Perhaps inspired by French gold and bronze in the Windsurfing the previous day, Julien d'Ortoli and Noe Delpech fired their way up the rankings into fourth place after mastering the Copacabana course with two firsts and a third place. This puts the French just two points behind the third-placed Australians, reigning Olympic Champions Nathan Outteridge and Iain Jensen.
Meanwhile it's business as usual for the ever dominant Peter Burling and Blair Tuke (NZL) whose scores of 2,3,1 have opened up an 18-point lead over Erik Heil and Thomas Ploessel (GER). Even if the gold is beginning to get away from the Germans, they do at least have a healthy 15-point lead over the Aussies, with just three qualifying races remaining before the Medal Race.
Burling said, "We're pleased with three low scores, the boat was going really fast. We had some beautiful conditions for racing but got hit by a massive squall on the way in. It was maybe 45 or 50 knots.” Tuke added, "A south-west front came in and it went from 11 knots to more than 40 knots in the space of ten minutes.” Even the four-time World Champions capsized in the storm-force conditions. "We struggled to stay upright just with the mast up. Some massive waves out there, just happy to be back on shore,” said Burling, shivering and itching to get back to checking over the boat for any damage.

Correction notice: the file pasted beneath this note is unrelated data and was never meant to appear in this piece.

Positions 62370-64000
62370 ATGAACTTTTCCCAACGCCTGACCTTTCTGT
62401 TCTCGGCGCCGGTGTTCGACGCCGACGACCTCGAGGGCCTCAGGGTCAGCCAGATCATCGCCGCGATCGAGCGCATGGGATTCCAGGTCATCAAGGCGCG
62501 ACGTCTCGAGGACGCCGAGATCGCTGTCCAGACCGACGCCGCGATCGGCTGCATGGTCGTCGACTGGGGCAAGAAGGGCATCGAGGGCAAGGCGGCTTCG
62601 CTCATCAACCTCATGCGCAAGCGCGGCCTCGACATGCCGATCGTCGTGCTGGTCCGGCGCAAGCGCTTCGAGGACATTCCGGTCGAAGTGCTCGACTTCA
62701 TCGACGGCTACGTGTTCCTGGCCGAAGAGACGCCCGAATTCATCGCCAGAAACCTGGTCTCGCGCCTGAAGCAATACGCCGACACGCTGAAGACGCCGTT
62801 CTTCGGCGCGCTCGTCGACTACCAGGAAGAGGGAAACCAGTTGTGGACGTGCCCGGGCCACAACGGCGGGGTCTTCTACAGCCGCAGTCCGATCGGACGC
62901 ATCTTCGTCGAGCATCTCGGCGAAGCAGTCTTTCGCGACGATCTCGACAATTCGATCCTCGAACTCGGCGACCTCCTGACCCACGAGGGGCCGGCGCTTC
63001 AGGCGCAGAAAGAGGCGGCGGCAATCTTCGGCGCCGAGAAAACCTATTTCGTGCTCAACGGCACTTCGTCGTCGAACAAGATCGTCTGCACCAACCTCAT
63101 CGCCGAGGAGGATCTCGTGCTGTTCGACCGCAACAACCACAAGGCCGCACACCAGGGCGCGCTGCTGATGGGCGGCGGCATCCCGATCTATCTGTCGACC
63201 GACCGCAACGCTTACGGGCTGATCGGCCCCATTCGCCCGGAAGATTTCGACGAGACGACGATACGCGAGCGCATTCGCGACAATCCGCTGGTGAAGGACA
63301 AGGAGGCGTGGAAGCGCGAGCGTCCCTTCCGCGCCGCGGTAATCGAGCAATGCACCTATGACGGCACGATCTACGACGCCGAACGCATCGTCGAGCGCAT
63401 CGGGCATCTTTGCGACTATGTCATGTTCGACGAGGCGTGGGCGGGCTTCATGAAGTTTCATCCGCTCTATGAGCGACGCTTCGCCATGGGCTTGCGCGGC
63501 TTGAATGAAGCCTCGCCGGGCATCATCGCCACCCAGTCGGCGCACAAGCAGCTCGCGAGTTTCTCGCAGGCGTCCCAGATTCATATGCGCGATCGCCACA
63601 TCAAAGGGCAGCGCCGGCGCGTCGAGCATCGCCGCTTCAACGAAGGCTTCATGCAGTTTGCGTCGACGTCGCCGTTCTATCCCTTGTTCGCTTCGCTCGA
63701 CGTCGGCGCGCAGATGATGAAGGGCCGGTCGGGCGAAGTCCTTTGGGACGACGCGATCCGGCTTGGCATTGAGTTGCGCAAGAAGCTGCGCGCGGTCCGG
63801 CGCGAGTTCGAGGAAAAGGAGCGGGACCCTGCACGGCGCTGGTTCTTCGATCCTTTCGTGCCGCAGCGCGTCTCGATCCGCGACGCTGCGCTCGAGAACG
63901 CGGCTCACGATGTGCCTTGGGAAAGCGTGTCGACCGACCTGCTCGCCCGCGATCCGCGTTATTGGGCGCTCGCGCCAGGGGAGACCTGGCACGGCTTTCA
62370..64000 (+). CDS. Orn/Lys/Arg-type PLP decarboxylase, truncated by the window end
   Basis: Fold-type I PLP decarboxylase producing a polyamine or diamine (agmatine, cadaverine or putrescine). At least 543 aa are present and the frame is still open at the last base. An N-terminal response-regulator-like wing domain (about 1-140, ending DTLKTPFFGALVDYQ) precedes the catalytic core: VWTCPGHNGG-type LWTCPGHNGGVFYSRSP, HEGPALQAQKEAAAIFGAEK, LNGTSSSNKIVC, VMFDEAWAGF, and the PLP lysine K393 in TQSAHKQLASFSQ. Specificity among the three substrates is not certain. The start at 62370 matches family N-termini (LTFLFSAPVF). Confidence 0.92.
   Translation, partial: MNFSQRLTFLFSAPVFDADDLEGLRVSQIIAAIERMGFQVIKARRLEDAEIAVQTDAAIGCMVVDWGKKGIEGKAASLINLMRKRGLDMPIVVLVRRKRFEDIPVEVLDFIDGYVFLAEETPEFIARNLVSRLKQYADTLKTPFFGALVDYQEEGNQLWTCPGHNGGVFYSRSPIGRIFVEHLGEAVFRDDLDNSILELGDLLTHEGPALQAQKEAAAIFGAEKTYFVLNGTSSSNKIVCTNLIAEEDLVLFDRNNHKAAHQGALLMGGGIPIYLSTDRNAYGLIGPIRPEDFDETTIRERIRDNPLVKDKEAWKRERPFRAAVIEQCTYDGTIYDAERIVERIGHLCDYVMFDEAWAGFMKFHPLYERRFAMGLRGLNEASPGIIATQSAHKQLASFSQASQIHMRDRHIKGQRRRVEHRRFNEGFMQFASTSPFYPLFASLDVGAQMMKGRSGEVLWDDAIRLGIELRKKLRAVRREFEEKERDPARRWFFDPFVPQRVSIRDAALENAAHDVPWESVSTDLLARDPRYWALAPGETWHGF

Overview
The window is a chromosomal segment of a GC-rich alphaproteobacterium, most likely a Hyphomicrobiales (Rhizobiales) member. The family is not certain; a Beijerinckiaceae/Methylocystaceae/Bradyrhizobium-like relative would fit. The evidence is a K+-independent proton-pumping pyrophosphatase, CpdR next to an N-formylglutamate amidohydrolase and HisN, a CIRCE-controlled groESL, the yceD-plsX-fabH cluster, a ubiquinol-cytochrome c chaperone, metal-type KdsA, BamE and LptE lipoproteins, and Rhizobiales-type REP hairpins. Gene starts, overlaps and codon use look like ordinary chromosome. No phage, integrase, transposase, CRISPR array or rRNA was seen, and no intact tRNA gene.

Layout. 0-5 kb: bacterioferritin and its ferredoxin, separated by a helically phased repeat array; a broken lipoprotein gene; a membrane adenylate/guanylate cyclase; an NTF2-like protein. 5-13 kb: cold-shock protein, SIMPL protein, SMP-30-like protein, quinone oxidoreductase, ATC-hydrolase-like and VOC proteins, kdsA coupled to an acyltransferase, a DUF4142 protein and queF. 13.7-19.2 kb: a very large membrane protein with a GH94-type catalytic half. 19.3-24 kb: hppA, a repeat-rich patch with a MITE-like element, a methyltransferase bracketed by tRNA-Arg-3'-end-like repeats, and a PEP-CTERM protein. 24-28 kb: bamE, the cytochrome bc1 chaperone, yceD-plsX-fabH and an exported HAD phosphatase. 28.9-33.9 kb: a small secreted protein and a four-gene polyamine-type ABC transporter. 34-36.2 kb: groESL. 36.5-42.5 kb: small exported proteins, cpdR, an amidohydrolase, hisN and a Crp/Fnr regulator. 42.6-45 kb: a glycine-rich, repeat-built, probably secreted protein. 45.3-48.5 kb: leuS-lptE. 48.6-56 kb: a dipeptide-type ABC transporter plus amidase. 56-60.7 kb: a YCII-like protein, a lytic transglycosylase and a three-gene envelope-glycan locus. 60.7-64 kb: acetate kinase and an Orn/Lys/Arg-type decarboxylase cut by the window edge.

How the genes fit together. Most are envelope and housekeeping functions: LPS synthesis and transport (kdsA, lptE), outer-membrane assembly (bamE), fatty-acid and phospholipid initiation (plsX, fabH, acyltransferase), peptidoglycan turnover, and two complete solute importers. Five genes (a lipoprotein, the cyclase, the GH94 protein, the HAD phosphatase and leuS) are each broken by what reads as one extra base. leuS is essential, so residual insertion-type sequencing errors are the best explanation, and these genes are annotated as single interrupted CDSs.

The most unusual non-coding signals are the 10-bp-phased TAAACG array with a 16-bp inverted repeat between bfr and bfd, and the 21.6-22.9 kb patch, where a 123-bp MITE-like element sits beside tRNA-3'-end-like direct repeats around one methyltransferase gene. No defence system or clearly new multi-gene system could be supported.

The Germans seemed to enjoy the mad ride in through the storm a little more than the Kiwis. "We ragged it quite fast on the way in,” said Heil. "But what lucky timing. Just after the last guy came across the finish line, the breeze came in 130 degrees from the other side, and with massive force. Even with just the mast up and no sails, we still needed to get on the trapeze to stop the boat tipping over. We have some boat work to do, we have damaged the sails, we have to check the mast.”
Noe Delpech was barely thinking about what a good day he'd had after getting ashore - just happy to be in one piece. "We had three good starts and are very happy with our speed and strategy today. But then there was the wind that arrived straight afterwards. We capsized many times. The mainsail went flying through the air and it fell in the water but our coach managed to save it before we lost it. We had a bad last hour on the water. The sails are not in great condition but I think we are OK mostly.”